Who does it bet­ter? UK truck­ies

Big Rigs - - COLUMN - I SPY ON THE ROAD [email protected]­grigs.com.au

What would you do?

YOU are driv­ing along a re­mote high­way and spot a truck parked up at a rest area with the driver’s feet hang­ing out the win­dow.

Is the driver de­ceased, ill, or maybe just hav­ing a sleep?

First thoughts may be that if he was hav­ing a snooze, a much more com­fort­able op­tion would be in the sleeper box.

Would you knock on the out­side of the door to en­sure the truckie isn’t ill and needs help - or do noth­ing?

A car­di­nal rule at road­houses or rest ar­eas is never wake up a truckie who is asleep.

I heard some truck­ies at an eatery talk­ing about this sub­ject af­ter they had seen a “legs out the win­dow sit­u­a­tion” up the high­way.

Two drove on and the other gen­tly knocked on the truck and dis­cov­ered the driver was hav­ing a nap.

The above sit­u­a­tion has hap­pened to Spy sev­eral times and it can prove to be a dilemma on what ac­tion to take.

An­noy­ing hitch­hiker

AN­GRY is the best way to de­scribe how some truck­ies felt about the ac­tions of a fel­low who was seek­ing a lift at a big road­house.

The driv­ers were ei­ther sit­ting in the driver’s seat of their trucks or stand­ing nearby when the hitch­hiker, aged in his 30’s, “ghosted” them ask­ing for a lift.

He went from truck to truck and abused a cou­ple who re­fused his re­quest.

Hardly the type any­body would want to have in their truck for a long jour­ney.

The cul­prit even ap­proached two light rig driv­ers who were rest­ing on a nearby foot­path with their dog.

This an­noy­ing fel­low per­sisted for about an hour, even ap­proach­ing driv­ers who were fu­elling their trucks.

Spy saw him later be­side the high­way with his thumb out hop­ing for a lift.

Park­ing punter

CHEEKY truckie is an apt de­scrip­tion of the Fuso ce­ment truck driver who il­le­gally parked on one side of a busy round­about dur­ing the Vic­to­rian Spring Rac­ing Car­ni­val.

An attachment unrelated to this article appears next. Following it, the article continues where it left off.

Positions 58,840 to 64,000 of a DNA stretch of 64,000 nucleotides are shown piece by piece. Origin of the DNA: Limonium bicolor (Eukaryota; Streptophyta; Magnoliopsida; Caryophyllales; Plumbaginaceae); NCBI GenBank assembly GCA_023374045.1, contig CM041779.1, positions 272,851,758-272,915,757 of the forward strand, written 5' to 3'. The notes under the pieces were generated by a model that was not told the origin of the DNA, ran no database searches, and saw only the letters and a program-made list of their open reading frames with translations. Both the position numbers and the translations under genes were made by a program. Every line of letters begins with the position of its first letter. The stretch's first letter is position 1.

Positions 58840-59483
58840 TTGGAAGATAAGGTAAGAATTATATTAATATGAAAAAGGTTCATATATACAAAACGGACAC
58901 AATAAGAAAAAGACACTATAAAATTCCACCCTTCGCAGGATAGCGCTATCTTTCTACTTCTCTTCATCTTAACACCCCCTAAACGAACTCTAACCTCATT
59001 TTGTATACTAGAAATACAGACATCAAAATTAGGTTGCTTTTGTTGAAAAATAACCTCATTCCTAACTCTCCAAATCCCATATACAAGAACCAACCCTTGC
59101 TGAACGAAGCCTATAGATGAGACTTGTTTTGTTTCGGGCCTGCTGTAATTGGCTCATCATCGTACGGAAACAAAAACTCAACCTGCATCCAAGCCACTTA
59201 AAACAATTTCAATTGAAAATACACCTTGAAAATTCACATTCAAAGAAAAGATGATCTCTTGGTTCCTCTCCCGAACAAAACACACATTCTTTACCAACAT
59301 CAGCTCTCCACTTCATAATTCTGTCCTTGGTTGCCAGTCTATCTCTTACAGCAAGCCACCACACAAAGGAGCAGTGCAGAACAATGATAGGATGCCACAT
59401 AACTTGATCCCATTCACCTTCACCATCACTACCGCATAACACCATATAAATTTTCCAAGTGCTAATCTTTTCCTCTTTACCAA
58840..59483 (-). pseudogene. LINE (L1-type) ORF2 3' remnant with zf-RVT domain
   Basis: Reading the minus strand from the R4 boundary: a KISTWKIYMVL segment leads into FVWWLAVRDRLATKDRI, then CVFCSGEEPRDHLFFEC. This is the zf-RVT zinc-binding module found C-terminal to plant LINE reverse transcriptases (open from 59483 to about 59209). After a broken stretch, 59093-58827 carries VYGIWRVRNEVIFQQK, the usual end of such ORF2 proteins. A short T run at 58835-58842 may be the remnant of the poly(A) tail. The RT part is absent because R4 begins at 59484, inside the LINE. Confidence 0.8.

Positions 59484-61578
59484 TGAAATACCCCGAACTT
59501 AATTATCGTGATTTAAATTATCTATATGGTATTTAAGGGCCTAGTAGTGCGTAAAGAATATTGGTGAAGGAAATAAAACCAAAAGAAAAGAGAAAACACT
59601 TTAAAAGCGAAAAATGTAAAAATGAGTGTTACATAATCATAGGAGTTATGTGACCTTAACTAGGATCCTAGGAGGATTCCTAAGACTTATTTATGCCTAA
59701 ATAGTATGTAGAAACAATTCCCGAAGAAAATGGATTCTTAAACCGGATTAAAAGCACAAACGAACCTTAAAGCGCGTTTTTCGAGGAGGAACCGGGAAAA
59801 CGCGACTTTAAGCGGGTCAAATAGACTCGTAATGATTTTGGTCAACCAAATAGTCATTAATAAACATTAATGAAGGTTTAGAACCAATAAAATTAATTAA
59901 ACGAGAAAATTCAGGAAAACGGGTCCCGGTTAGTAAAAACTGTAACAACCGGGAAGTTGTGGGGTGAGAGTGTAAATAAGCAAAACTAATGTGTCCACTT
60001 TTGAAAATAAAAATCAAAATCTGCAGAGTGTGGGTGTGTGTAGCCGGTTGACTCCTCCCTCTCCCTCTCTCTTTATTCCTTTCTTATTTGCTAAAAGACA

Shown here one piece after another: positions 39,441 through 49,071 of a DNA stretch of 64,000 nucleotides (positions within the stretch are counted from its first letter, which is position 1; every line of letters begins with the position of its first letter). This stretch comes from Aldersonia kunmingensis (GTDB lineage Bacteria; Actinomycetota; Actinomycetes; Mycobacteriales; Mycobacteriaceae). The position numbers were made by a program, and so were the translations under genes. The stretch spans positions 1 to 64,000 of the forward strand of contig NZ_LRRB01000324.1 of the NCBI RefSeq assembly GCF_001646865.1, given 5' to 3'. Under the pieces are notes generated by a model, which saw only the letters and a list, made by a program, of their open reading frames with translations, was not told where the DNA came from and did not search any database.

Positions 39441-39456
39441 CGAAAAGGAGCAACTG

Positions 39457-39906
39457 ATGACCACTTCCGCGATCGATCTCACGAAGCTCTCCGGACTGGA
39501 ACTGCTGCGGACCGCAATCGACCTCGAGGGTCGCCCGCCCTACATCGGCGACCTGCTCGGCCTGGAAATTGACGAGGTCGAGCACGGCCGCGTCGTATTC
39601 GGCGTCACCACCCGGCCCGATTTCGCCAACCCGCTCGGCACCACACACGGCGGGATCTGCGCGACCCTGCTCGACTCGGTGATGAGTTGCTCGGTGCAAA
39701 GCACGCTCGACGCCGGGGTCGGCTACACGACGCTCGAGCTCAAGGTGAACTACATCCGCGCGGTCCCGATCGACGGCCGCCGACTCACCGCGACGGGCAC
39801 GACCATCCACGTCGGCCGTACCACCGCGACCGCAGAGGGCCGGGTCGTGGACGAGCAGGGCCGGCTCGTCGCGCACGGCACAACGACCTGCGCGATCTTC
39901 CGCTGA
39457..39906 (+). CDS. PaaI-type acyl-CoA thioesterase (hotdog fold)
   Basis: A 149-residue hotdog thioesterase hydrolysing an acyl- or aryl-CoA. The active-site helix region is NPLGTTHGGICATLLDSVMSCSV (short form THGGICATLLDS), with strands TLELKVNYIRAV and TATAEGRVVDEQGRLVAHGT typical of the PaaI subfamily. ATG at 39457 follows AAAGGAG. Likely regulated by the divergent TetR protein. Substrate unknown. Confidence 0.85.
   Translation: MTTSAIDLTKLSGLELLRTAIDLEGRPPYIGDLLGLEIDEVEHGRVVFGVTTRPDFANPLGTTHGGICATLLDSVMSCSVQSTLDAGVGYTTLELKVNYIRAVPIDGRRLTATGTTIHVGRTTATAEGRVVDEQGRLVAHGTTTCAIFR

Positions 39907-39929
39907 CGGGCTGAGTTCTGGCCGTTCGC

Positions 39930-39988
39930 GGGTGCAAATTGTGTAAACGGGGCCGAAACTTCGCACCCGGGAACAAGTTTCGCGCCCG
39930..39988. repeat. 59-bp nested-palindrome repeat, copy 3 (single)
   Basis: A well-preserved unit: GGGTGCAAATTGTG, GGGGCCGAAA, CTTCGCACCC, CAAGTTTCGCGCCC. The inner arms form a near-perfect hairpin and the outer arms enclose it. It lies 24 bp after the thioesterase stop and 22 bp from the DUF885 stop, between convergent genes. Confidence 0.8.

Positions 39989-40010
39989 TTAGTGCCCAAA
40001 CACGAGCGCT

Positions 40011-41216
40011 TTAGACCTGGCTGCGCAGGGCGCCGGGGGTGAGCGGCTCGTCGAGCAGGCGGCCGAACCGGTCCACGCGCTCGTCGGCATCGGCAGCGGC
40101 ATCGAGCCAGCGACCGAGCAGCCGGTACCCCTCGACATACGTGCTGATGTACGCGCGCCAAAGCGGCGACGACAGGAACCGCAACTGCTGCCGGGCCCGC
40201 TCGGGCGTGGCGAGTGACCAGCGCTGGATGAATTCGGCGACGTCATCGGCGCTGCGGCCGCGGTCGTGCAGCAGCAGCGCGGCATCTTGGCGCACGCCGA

He ac­ti­vated the haz­ard lights and bolted into a pub about 15m away where there was a TAB.

Scores of peo­ple at a nearby cafe looked on and most pon­dered that he had slipped inside for a flut­ter on the horses.

Dur­ing the few min­utes he was inside a po­lice pa­trol car ne­go­ti­ated the round­about and didn’t book him.

Of­fi­cers prob­a­bly thought he was ready to drop off some con­crete and even though he was il­le­gally parked, didn’t hold up any traf­fic.

The truckie came run­ning out and into the driver’s seat of the Fuso and would have had no idea that his ac­tions were the sub­ject of such con­ver­sa­tion.

Oar-pow­ered skate­board

OUR truckie mates see some weird things as they travel around Aus­tralia.

One of the most bizarre in­ci­dents in­volved a young man on a skate­board seen along the high­way across the Nullar­bor Plain.

That in it­self is prob­a­bly not unique as driv­ers have re­ported this mode of trans­port ir­reg­u­larly in the past.

How­ever this rider was armed with an oar from a small boat which he used to pro­pel the skate­board for­ward.

One driver said it was strange to see the oar hit­ting the ground as the skate was mov­ing.

Thongs and mar­riage

WE all know that truck­ies wear­ing sin­glets and rub­ber thongs is like our as­so­ci­a­tion with foot­ball, meat pies, kan­ga­roos and the Aussie car.

Go to most road­houses or truck stops around this vast coun­try and you are sure to see some cham­pi­ons of the high­ways get­ting around in thongs.

But I could hardly be­lieve my sub agent the “Bright Spark” who snaps pho­tos for this column when he told about a wed­ding he at­tended at the glitzy Gold Coast on Novem­ber 3.

“The best man wore thongs dur­ing the cer­e­mony and at the re­cep­tion,” old Bright Spark quipped.

At least he didn’t lob up in a sin­glet.

“No, he came in a nice pair of long pants and a lovely white shirt,” Bright Spark quipped.

Ser­vice cen­tres

A ROAD trans­port iden­tity who has vis­ited many road­houses in the past few years reck­ons the Aussie ones are equal or even bet­ter on av­er­age than many in Eng­land.

The mid­dle-aged lad sent Spy a pic of a Pom ser­vice cen­tre he stopped off at in Cheshire County.

“You could get petrol and lots of dif­fer­ent food at var­i­ous shops there. Like the ser­vice cen­tres in parts of Vic­to­ria, NSW and WA here,” he said.

His all-time favourite Down Un­der is the Epping For­est Road­house be­side the Her­itage High­way be­tween Launce­s­ton and Ho­bart in Tas­ma­nia.

“The food was great and I also got to see the Truck­ies Memo­rial at one side of it,” he said.

He said parts of the drive along the route, which is also known as the Mid­lands Hwy in the Ap­ple Isle, re­sem­bled parts of the Mother Coun­try.

Casanova con­ver­sa­tion

WHEN old Spy heads out to a road­house or rest area he never ceases to be amazed by what he hears or sees.

That was the case in Novem­ber when I drove into


POMMY TRUCK STOP: The English Ser­vice Cen­tre vis­ited by an Aussie.

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